London is known for being a city of innovators and real-life entrepreneurs. Its unique local spirit is developing an ever growing entrepreneurial edge in different fields. Today we had the pleasure of sitting down with Darren Elliott, the man behind Timberyard (TY), to talk about the fascinating story of how his idea of opening a coworking-style café was born.
Timberyard is an award winning dynamic, independent and creative coffee shop with currently three locations –TY Soho, TY Seven Dials in Central London, and TY Old Street in East London.
Its new and exciting environment represents a challenge to the traditional coffee shop as TY provides an ideal place for freelancers and entrepreneurs in which they are welcome to stay as long as they like. With its high quality, artisan food and drink menu, TY provides a unique product and service that is conductive to the evolving needs of life in London.
eOffice: How is Timberyard different from traditional coffee shops?
Darren Elliott: TY is a dynamic, growing, independent, early-stage business that has been capturing the imagination of tea and coffee lovers and nomadic workers alike since its launch in 2012. In 2014 TY won seven awards from a variety of industry bodies: each recognising the quality of the company’s product, service and environment, and in 2015 TY won Independent Operator of the Year at the Lunch Business Awards. The company’s success has been driven largely by innovation.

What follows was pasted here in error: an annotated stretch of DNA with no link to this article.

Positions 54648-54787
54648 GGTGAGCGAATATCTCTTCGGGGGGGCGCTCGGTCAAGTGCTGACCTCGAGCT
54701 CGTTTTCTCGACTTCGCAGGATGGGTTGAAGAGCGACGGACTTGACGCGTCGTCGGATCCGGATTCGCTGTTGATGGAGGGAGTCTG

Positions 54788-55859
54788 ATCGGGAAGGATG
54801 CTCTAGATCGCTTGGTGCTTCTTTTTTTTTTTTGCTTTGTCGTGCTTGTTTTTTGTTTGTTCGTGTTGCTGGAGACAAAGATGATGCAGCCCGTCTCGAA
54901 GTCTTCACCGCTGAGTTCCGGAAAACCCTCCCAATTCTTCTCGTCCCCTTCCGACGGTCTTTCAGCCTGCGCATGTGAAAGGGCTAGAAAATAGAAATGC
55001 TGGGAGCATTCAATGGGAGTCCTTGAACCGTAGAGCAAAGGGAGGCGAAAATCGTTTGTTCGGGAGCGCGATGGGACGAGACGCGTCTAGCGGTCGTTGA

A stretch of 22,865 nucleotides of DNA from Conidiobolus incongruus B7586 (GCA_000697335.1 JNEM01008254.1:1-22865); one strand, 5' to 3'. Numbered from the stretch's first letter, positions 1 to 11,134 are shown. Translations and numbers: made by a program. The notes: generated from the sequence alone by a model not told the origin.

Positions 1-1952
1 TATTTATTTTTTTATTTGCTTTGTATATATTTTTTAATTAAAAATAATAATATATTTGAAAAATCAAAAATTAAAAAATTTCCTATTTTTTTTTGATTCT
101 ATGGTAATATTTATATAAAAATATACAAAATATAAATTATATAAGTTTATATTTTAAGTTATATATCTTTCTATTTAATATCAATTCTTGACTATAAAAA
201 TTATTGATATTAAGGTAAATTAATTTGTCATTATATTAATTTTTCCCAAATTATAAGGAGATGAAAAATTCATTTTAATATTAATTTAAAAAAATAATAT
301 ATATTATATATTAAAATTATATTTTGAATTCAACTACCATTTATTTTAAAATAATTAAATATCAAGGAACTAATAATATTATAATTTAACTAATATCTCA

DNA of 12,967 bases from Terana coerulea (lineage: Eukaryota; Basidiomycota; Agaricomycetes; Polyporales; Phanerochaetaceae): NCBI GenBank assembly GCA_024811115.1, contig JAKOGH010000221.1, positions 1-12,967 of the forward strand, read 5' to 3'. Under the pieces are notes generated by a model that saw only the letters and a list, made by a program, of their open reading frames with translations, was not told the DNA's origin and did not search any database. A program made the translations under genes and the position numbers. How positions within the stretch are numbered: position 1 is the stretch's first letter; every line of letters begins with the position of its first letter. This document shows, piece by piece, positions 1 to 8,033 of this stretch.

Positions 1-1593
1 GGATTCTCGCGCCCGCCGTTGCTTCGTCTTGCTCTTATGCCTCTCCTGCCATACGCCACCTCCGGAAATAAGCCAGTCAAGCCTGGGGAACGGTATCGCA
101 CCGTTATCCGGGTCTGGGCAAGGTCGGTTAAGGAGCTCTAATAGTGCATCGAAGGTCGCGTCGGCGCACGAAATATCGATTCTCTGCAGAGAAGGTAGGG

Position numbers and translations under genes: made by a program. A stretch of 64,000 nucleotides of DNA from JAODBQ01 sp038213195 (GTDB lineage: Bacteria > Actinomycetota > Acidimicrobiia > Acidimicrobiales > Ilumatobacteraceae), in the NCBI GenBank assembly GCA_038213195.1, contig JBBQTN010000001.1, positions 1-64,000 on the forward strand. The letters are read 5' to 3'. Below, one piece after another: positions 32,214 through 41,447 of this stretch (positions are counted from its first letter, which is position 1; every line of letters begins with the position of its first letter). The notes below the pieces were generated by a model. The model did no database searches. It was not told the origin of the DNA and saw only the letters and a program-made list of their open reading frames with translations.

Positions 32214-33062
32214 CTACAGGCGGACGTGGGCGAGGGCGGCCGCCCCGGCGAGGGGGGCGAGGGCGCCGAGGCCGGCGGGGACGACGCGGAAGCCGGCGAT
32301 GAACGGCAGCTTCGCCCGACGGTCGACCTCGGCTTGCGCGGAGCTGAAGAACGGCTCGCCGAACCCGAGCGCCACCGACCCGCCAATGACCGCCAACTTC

TY comprises creative workspaces fused with speciality tea and coffee and nutritious food and in a new and exciting, hybrid business model, which is a direct response to how enlightened people are choosing to work today in London and beyond.
eOffice: What were the main difficulties faced starting an independent coffee shop in Central London?
Darren Elliott: As two non-baristas daring to take on the speciality coffee world, establishing the TY brand, building a reputation and gaining the trust of the company’s customers and staff proved to be exciting but incredibly challenging. Opening the first location really tested our resolve and capabilities. Recruiting baristas whilst having very little knowledge of speciality roasts and without a machine on which to trial potential staff, we were essentially interviewing blind and, consequently, made one or two mistakes.
We wanted to innovate and so also took risks with new technologies that didn’t always work as intended. But, we were hands-on, opening and closing ourselves every day and quickly achieved a consistency in product and service that got us recognised and trusted.
eOffice: What type of clients does Timberyard attract?
Darren Elliott: TY has something to offer a diverse cross-section of modern London. TY is where a high-spec ‘geek-chic’ environment for entrepreneurs, start-ups and local businesses meets an informal café admired by tea and coffee aficionados from around the world. TY is about connecting people through business, social meet-ups, workshops, exhibitions, music and happenstance but caters perfectly for the individual too.
eOffice: What are the key differentiators driving Timberyard’s success?
Darren Elliott: Five key differentiators come straight to my mind: